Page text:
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November 13, 2001

The total invested assets available to the Canada Pension Plan held their value in the first six months of the current fiscal year despite the deterioration in equity markets.

On a consolidated basis, the total fixed income and equity assets available to the Canada Pension Plan had an estimated 1.4% rate of return in the first half of the fiscal year ended September 30, 2001 to produce an investment gain of approximately $200 million.

The fixed-income assets had a market value of approximately $40 billion on September 30, 2001, generated an estimated positive return of 3.9% and investment income of approximately $1.6 billion. These assets consist of federal and provincial bonds and an operating cash reserve. They are directly owned by the Canada Pension Plan and administered by the Department of Finance Canada.

The equity assets had a negative 8.9% rate of return, or a $1.4 billion loss, in the first half of fiscal 2002, reflecting lower corporate earnings and market reaction to the events of September 11. The market value of these assets totalled $12.0 billion on September 30, 2001, compared with $7.2 billion at fiscal year end on March 31, 2001.

The equities, primarily in the form of index funds, are managed by the CPP Investment Board and represented 23% of the consolidated assets available to the Canada Pension Plan.

The negative 8.9% rate of return on equities compared with a negative 10.1% for the total portfolio benchmark, which measures the markets in which the CPP Investment Board invests.

Approximately 70% of assets at market value were invested in Canadian equities, which lost 8.0%, compared with minus 9.4% for the Toronto Stock Exchange 300 Composite Index. The CPP Investment Board’s Canadian portfolio did better than the market primarily because of the risk management policy of capping exposure to any single issuer.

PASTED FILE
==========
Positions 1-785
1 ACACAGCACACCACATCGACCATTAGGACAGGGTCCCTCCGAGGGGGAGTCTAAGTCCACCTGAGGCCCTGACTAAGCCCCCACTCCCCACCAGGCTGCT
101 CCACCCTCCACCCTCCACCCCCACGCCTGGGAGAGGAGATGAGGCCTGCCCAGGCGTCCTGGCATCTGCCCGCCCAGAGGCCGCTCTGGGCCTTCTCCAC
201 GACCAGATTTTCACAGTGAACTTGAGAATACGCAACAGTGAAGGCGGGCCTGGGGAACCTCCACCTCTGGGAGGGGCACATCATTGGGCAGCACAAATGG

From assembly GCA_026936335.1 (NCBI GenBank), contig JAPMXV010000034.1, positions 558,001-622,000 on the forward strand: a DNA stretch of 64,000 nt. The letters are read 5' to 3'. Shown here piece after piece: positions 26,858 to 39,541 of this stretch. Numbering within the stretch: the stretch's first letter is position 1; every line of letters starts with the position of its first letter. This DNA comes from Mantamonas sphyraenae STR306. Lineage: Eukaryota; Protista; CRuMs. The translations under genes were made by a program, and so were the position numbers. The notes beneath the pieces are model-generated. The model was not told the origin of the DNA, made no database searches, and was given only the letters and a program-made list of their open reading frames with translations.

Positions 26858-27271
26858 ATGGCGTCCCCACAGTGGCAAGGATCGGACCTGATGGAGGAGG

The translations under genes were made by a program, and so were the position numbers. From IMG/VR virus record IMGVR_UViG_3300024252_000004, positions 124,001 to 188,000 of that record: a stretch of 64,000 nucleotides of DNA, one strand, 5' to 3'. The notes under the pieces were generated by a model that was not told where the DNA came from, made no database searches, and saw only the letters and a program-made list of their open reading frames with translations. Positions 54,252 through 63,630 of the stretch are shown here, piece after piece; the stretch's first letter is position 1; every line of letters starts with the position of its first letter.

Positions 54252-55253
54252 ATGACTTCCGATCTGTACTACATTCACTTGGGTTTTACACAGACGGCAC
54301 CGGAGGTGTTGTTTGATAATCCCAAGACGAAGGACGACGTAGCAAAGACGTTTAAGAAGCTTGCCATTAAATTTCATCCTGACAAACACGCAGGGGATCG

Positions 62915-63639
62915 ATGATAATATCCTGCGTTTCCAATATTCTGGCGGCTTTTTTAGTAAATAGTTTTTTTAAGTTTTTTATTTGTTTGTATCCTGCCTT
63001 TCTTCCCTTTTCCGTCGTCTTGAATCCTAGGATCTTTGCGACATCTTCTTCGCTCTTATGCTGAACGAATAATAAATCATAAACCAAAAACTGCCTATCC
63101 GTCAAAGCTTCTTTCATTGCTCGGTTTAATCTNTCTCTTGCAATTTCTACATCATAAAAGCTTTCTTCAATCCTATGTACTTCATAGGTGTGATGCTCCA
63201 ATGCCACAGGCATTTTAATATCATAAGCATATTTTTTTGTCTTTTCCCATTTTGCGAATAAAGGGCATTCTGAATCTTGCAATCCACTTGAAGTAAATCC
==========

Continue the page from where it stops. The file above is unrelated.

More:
The 30% of assets at market value invested in foreign equities had a negative 11.4% return versus minus 11.8% for the benchmark (a blend of the S&P 500 Index for U.S. equities and the MSCI EAFE Index for international equities). The foreign portfolio did better than the benchmark due to declines in prices while funds received from the Canada Pension Plan were being invested in the market.



Equity markets declined steadily from May until the end of September, with a steep decline occurring in reaction to the events of September 11, commented CPP Investment Board President and Chief Executive Officer John A. MacNaughton. “The markets anticipated in September the lower corporate earnings that were reported in recent weeks.”

As assets grow to exceed $130 billion within 10 years “we will see wide swings in quarterly gains and losses,” Mr. MacNaughton said. “However, current markets continue to represent favourable buying opportunities for us. First, our annual cash flows are large and we can buy equities at lower prices than they were a year or so ago and lower than they will likely be in a few years time. Second, these large positive cash flows will continue for many years so we have a very long investment horizon.”

Mr. MacNaughton explained that it is not possible to predict how equity markets will perform in the short term. Consequently, the CPP Investment Board does not attempt to time the market. “What we do know is that market corrections are always followed by market recoveries.”

The CPP Investment Board invests exclusively in equities because of the large fixed-income portfolio owned by the Canada Pension Plan and because it believes equities will produce superior long-term returns for the risks incurred.

Based on the actuarial assumptions for the Canada Pension Plan, contributions are expected to exceed benefit payments until 2021, providing a 20-year period before investment income is needed to help pay pensions.

The CPP Investment Board is a crown corporation created by an Act of Parliament in December 1997. It invests in capital markets funds not needed by the Canada Pension Plan to pay current pensions. Cash flows are currently invested only in equities to balance the cash and bonds owned by the Canada Pension Plan. By increasing the long-term value of funds, the CPP Investment Board will help the Canada Pension Plan to keep its pension promise to Canadians. The CPP Investment Board is governed and managed independently of the Canada Pension Plan and at arm’s length from governments.       

For further information contact:

John A. MacNaughton

President and Chief Executive Officer

(416) 868-4077